Pointing a silver telescope toward the evening sky, Fadi Saibi prepared for a special observation session in the backyard of his Sunnyvale home. It took just a couple of taps to pair his phone with the telescope and lock onto a cosmic object. The target: TOI-4600c, a planet near the constellation of Draco, orbiting a star some 815 light-years from Earth.
“I was concerned because I have some trees in my backyard,” Saibi said. “But after checking, it seemed like there was good visibility.”
By day, Saibi works as the chief technology officer of Artemis Networks, a wireless technology company based in Mountain View. But on the evening of Oct. 16, he indulged a childhood passion for stargazing as part of a widespread research study conducted by amateur astronomers worldwide. The project seeks to understand TOI-4600c and other worlds orbiting distant stars, known as exoplanets. It’s an example of citizen science — collaborations that involve ordinary members of the public in scientific research.
A scientific project like this is not generally why people start watching the stars — but the compelling research has drawn a worldwide network of amateur astronomers like Saibi.
“Sometimes, I long for just spending time looking at the stars, like I used to,” he said.
The project is called UNITE, for the Unistellar Network Investigating TESS Exoplanets. Sponsored by NASA and organized by the SETI Institute in Mountain View, UNITE re-examines exoplanet candidates detected by NASA’s Transiting Exoplanet Survey Satellite (TESS), which has been probing the universe for distant worlds since 2018.
The TESS survey divides the sky into 26 segments, and the satellite observes each every 27 days. Its cameras don’t see exoplanets directly, but instead record the reduction in the amount of light coming from a star as an exoplanet crosses in front of it. This transit results in a dip in the star’s “light curve” — a visual representation of the data TESS receives.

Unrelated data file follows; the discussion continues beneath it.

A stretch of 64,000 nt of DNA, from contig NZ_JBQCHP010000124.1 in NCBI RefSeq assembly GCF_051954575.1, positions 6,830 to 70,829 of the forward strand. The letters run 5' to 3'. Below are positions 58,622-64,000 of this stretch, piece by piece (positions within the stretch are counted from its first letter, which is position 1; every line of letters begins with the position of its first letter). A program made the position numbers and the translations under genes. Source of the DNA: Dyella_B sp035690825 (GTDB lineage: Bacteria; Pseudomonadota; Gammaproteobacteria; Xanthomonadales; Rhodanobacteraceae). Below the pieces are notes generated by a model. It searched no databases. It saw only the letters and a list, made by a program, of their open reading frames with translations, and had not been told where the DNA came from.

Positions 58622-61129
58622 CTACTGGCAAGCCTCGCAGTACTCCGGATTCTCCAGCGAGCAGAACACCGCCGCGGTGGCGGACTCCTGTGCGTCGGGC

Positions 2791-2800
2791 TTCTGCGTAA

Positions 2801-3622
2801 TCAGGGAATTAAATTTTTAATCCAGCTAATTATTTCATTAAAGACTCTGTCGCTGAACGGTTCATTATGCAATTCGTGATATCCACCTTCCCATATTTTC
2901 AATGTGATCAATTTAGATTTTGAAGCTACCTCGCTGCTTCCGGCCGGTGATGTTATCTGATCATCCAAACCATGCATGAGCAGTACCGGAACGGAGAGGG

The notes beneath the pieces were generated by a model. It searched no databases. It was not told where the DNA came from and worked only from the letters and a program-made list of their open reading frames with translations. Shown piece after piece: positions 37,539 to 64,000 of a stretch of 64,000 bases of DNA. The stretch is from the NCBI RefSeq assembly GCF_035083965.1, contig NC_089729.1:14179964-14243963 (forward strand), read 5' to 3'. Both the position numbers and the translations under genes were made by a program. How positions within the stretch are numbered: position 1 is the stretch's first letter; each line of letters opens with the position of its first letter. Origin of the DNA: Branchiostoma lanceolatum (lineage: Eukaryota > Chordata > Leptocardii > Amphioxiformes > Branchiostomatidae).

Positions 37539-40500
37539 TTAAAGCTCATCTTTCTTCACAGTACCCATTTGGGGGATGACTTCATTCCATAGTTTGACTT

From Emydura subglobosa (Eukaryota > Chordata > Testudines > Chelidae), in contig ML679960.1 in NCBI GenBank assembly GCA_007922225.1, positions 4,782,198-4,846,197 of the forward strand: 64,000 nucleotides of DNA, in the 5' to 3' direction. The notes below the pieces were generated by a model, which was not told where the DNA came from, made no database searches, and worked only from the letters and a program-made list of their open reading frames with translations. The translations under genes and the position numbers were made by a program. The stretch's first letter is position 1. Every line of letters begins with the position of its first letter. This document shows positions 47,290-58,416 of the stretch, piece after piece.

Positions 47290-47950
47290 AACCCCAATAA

UNITE is a collaboration with the hobby telescope manufacturer Unistellar, allowing anyone who can afford one of the company’s 6-inch smart telescopes — which retail at $4,900 — to jump into cutting-edge science. It operates under a larger exoplanet citizen science program with Unistellar started by Search for Extraterrestrial Intelligence (SETI) Institute scientist Thomas Esposito in 2020.
The main program observes a range of exoplanets — from as large as Jupiter to smaller than Saturn — orbiting stars similar to our sun. Often, these planets are much warmer and orbit closer to their star. Rather than studying these hot, rapidly-orbiting planets, UNITE aims to gather data on rarer worlds that orbit farther out from their parent stars.
“We try to go after something with more than a hundred-day orbit,” Esposito said.
TOI-4600c is similar in size to Saturn, with an orbit that in our solar system would put it between Earth and Mars. Temperatures in its swirling atmosphere are thought to be -110 degrees Fahrenheit, making it just warmer than Jupiter. And like Jupiter and Saturn, it could have moons.
TOI-4600c orbits an orange dwarf star that is slightly smaller and cooler than our sun. Following the detection of an initial transit in 2020, TESS observed a second one 965 days later in 2022. This left researchers with a cosmic conundrum: Could this exoplanet really have such a long orbit, or did TESS simply miss other times it crossed its star while looking at other systems?